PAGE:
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After walking back to the hotel, we hopped in the car and headed to Parnassus Books, a bookstore that my mom wanted to visit.  They had a dog in the store (*heart eyes*) and plenty of fun books and quirky trinkets to browse.  We returned to our hotel with a few books and some fun socks!

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The next morning, we woke up early and drove over to the east side of the city to meet my friend Alex and her mom, who also happened to be visiting Nashville, for brunch at the Sky Blue Cafe (700 Fatherland St, Nashville, TN 37206).  Located in a cute neighborhood filled with bungalows.  It was a small restaurant, but they served fantastic food!  Unfortunately, the darling home goods shop next door wasn’t open after we finished and we couldn’t stop in :(.

After parting ways with Alex, my mom and I decided to take a quick look around the waterfront and downtown area.  We took a nice walk along the riverfront park before jumping in the car to head back to Vanderbilt for my official tour. Sadly, I was busy during the tour and didn’t take any pictures.

img_6619After touring Vanderbilt, we drove around the campus at nearby Belmont University before stopping at Proper Bagel (2011 Belmont Blvd, Nashville, TN 37212) for lunch.  It was phenomenal.  As a huge fan of bagel sandwiches, I can probably say I’ve never had one better than the smoked turkey blta.  Be sure to grab lunch here if you’re ever nearby!

 

After lunch, our time in Nashville had come to a close.  The city was absolutely wonderful and had everything I could ever want.  I can’t wait to go back and spend more time there!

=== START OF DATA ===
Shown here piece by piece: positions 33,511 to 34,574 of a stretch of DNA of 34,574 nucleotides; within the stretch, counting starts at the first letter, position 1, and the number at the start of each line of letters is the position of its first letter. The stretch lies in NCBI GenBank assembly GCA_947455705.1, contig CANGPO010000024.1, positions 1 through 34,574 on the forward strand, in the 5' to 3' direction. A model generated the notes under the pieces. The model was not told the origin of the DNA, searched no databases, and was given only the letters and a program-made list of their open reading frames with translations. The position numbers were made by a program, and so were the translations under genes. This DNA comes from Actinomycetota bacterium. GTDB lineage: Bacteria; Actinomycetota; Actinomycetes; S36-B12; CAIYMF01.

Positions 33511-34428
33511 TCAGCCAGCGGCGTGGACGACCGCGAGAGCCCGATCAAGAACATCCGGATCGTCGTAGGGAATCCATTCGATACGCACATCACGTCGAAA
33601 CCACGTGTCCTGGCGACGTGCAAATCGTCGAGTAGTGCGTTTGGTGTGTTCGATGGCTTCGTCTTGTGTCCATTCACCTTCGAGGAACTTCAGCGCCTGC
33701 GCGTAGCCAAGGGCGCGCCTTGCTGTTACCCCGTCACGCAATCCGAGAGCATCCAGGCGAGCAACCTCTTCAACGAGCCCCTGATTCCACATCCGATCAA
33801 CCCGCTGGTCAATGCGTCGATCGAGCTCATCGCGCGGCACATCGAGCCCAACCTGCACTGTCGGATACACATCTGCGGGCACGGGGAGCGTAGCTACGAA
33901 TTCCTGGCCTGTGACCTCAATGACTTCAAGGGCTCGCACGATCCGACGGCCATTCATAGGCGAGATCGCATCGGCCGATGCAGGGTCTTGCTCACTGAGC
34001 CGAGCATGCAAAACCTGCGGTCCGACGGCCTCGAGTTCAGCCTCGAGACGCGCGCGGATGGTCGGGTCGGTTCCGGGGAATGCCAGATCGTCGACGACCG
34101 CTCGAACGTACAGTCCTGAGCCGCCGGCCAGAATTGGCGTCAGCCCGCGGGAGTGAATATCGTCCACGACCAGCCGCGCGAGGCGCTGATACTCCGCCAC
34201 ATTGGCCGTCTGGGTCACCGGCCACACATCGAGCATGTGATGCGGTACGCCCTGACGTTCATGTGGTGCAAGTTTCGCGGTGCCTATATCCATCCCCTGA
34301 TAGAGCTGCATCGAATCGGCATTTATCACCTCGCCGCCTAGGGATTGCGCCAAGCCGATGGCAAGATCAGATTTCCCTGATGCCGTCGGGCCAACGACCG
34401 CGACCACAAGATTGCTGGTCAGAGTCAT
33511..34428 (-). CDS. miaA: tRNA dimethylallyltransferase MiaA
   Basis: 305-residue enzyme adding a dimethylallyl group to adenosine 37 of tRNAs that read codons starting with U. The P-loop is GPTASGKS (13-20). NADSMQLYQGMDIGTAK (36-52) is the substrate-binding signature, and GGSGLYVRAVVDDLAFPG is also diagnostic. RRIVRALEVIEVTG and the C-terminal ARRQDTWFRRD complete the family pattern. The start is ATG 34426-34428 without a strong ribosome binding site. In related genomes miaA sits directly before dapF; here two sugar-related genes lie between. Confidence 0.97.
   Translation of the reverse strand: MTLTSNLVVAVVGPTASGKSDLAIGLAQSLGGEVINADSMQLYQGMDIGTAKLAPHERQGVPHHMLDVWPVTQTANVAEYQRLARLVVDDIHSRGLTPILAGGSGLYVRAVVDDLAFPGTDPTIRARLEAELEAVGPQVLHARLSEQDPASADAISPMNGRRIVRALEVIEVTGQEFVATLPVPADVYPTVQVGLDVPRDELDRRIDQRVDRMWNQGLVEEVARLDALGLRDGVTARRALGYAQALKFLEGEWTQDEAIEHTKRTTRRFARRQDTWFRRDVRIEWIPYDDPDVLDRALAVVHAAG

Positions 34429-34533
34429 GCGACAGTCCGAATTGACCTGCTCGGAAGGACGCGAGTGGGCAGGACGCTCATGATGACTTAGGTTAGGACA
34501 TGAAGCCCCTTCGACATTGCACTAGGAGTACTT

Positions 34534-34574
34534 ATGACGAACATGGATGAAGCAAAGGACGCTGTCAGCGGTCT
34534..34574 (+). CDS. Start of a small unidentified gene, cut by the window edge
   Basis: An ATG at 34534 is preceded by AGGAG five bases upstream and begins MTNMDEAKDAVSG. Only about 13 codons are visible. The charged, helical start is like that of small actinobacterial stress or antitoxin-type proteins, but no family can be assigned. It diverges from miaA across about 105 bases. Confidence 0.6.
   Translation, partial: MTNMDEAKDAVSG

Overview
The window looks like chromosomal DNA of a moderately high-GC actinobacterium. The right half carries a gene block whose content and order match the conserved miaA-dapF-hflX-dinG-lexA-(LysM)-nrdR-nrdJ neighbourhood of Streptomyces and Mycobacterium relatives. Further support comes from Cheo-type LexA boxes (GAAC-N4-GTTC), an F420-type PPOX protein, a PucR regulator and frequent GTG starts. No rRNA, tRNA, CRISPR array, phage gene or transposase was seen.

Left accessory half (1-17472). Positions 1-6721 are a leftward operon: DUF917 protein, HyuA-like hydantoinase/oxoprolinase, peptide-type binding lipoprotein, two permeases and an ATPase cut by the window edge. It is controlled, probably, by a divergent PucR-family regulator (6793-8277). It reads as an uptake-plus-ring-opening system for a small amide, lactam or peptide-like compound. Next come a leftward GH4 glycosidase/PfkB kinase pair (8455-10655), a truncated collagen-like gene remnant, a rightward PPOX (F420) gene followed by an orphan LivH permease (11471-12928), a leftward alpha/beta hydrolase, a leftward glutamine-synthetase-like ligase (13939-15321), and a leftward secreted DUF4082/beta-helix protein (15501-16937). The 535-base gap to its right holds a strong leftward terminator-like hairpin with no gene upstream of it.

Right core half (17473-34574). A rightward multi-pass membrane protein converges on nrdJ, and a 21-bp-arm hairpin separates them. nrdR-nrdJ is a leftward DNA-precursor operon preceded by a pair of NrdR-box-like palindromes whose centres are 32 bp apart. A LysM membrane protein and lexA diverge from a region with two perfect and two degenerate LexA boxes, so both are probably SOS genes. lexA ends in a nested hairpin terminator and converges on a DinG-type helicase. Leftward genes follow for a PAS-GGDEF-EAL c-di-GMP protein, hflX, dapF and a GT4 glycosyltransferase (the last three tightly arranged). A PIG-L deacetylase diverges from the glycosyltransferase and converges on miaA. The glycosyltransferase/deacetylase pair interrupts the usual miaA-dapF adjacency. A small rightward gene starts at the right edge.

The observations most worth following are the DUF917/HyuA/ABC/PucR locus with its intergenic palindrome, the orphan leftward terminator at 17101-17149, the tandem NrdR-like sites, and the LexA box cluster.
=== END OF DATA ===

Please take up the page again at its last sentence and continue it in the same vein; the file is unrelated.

ocracoke, north carolina

On a couple of recent trips to the Outer Banks, my family has packed up the car, left early in the morning, and headed south on a day trip to the island of Ocracoke, which is the southern tip of the Outer Banks. From our house, it’s usually about an hour and a half drive plus a 45-minute ferry ride.  My mom, my best friend Sydney, her mom, and I had so much fun on the most recent trip and I thought I’d share it with you!

Date of my trip: June 14th, 2016

We left about 9 in the morning, making sure to pack plenty of snacks.  As we drove through Hatteras, we decided to stop and climb the Hatteras Lighthouse.  It’s the tallest lighthouse on the Outer Banks, and the views from the top are spectacular!

 

We then stopped at a farmer’s market to browse, and, of course, upon seeing the fresh peaches, I was obligated to buy some (what’s a southern girl without her peaches??).  This stop was a rookie mistake – when we got to the ferry dock that would take us across to Ocracoke, we were informed that it would take two to three hours.

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View from the ferry

Of course, we had nothing else to do but sit in the car, wander around the parking area, and eat ice cream.  It was a long, tedious wait, but once we loaded onto the little ferry, I was in my element.  The wind in my hair and the open ocean ahead got my heart racing.  I absolutely loved the whole ride.  I love boating, and while a ferry is hardly a speedboat, it was the closest I’d been in a long time. I loved it.

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Ocracoke Lighthouse